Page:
- Title Pages
- 1 Introduction*
- 2 Classifying Forms and Combinations of Evidence: Necessary in a Science of Evidence*
- 3 Disciplining the Disciplines*
- 4 Moving Beyond Law: Interdisciplinarity and the Study of Evidence
- 5 Inference Networks: Bayes and Wigmore
- 6 Arguing about the Evidence: a Logical Approach
- 7 Thinking about Evidence<sup>1</sup>
- 8 Generalisations and Evidential Reasoning
- 9 Are there Universal Principles or Forms of Evidential Inference? Of Inference Networks and Onto-Epistemology
- 10 Rhetoric, Evidence and Policymaking: a Case Study of Priority Setting in Primary Care*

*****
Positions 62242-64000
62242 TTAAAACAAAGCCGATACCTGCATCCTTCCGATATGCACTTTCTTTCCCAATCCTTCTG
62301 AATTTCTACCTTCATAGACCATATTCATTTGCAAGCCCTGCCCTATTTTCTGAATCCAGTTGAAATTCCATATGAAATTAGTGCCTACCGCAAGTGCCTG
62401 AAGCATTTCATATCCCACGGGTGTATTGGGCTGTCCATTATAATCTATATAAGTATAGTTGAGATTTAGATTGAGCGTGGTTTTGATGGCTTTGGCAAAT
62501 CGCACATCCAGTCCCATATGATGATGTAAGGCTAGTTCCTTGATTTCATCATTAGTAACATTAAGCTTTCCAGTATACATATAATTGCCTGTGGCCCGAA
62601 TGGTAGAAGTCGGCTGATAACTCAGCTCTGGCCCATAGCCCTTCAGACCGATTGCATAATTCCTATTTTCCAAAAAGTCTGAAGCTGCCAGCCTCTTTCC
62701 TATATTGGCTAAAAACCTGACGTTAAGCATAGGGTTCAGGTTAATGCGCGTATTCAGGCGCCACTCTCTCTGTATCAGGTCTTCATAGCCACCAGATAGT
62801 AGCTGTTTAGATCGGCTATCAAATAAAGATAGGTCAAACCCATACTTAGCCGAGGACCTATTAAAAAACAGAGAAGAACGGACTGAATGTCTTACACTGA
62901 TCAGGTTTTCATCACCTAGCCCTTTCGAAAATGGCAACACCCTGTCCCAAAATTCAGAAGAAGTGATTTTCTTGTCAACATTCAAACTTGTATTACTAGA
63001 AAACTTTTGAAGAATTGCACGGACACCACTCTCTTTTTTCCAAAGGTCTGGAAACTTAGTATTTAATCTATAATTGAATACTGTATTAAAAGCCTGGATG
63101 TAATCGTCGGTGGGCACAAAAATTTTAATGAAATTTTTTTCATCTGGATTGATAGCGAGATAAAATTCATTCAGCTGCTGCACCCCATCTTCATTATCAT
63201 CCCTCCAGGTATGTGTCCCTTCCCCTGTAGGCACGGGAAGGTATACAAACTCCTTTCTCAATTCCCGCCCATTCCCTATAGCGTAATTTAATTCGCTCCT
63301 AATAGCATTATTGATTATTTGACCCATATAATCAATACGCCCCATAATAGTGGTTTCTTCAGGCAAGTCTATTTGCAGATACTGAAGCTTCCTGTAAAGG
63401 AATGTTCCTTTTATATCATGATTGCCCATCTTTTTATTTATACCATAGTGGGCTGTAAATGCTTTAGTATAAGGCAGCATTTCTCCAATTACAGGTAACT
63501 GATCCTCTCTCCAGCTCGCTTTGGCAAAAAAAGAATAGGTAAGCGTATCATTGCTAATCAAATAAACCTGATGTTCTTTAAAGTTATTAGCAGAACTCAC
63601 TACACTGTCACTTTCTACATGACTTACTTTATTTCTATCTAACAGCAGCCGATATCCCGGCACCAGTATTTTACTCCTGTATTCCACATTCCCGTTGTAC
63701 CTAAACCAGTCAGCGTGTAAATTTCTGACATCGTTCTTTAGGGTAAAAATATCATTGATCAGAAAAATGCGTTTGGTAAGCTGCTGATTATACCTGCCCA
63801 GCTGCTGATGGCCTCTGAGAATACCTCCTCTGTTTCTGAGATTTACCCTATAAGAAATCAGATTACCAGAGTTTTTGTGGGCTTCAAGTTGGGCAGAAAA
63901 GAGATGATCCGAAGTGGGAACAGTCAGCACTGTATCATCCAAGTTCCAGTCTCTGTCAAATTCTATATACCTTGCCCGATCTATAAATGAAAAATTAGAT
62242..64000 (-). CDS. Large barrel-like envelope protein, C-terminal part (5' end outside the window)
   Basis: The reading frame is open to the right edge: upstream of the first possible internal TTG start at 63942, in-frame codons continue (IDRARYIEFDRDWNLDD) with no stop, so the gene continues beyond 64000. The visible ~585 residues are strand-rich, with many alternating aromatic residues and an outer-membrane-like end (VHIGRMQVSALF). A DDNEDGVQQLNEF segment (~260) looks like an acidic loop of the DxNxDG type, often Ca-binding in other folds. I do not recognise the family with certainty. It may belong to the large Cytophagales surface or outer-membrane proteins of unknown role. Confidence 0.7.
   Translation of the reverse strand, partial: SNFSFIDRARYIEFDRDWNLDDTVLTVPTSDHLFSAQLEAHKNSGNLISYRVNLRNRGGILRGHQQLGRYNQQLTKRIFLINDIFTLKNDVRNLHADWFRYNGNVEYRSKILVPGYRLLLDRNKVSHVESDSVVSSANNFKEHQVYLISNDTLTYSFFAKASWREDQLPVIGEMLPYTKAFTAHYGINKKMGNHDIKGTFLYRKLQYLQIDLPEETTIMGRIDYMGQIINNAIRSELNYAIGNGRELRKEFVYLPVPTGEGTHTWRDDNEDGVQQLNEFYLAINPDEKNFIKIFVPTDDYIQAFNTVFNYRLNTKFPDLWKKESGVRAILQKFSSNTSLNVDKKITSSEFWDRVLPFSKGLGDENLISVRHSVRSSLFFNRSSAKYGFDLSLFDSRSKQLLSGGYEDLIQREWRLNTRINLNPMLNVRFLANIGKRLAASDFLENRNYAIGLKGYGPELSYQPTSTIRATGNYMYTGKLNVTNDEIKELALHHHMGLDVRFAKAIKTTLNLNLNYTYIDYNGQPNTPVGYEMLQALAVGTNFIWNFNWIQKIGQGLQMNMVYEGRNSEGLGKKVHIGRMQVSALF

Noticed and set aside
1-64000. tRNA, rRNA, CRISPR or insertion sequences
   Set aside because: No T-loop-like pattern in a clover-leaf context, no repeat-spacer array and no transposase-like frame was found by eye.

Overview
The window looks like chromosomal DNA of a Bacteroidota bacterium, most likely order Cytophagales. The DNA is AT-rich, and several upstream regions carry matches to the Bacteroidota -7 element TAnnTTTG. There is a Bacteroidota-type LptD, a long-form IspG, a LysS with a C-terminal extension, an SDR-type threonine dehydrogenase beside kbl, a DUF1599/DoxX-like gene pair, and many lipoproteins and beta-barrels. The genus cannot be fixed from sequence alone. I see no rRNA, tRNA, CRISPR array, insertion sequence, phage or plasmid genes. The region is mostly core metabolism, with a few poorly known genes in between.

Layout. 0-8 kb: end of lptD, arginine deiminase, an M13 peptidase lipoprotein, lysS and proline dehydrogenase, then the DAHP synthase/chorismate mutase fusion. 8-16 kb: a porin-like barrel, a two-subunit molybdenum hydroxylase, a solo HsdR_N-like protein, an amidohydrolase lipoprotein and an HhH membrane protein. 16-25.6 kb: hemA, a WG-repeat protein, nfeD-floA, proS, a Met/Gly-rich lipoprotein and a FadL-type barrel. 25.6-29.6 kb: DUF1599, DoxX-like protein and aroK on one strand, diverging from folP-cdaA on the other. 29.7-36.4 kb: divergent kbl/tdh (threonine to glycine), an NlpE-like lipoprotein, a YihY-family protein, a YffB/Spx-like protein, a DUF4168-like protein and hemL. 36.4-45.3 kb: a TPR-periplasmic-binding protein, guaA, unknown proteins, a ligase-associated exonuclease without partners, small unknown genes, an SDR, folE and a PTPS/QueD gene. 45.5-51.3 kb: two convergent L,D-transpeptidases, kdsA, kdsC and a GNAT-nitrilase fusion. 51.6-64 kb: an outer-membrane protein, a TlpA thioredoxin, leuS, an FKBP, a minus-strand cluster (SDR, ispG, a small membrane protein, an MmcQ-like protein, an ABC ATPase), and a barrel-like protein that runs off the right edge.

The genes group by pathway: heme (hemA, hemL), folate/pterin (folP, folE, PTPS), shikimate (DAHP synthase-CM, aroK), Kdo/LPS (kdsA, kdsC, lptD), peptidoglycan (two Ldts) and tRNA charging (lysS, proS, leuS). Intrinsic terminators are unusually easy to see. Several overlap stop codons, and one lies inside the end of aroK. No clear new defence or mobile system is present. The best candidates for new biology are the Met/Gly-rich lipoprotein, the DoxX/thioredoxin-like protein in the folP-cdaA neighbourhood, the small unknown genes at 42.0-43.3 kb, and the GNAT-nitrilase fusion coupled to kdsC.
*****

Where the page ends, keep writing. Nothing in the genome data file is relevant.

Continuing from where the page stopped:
- 11 A Theory of Evidence for Evidence-Based Policy
- 12 In Praise of Randomisation: The Importance of Causality in Medicine and its Subversion by Philosophers of Science
- 13 What the Ravens Really Teach Us: the Intrinsic Contextuality of Evidence
- 14 Critical Distance: Stabilising Evidential Claims in Archaeology
- 15 Believing the Evidence
- 16 What Would a Scientific Economics Look Like?
- 17 Reasonable Doubt: Uncertainty in Education, Science and Law
- (p.1) 1 Introduction*
- Evidence, Inference and Enquiry
- British Academy
This introductory chapter begins with a brief discussion of the lack of attention to the nature of evidence. It then describes the interdisciplinary research programme ‘Evidence, Inference and Enquiry: Towards an Integrated Science of Evidence’ (generally known simply as the ‘Evidence Programme’), established at University College London in 2004. An overview of the subsequent chapters is also presented.
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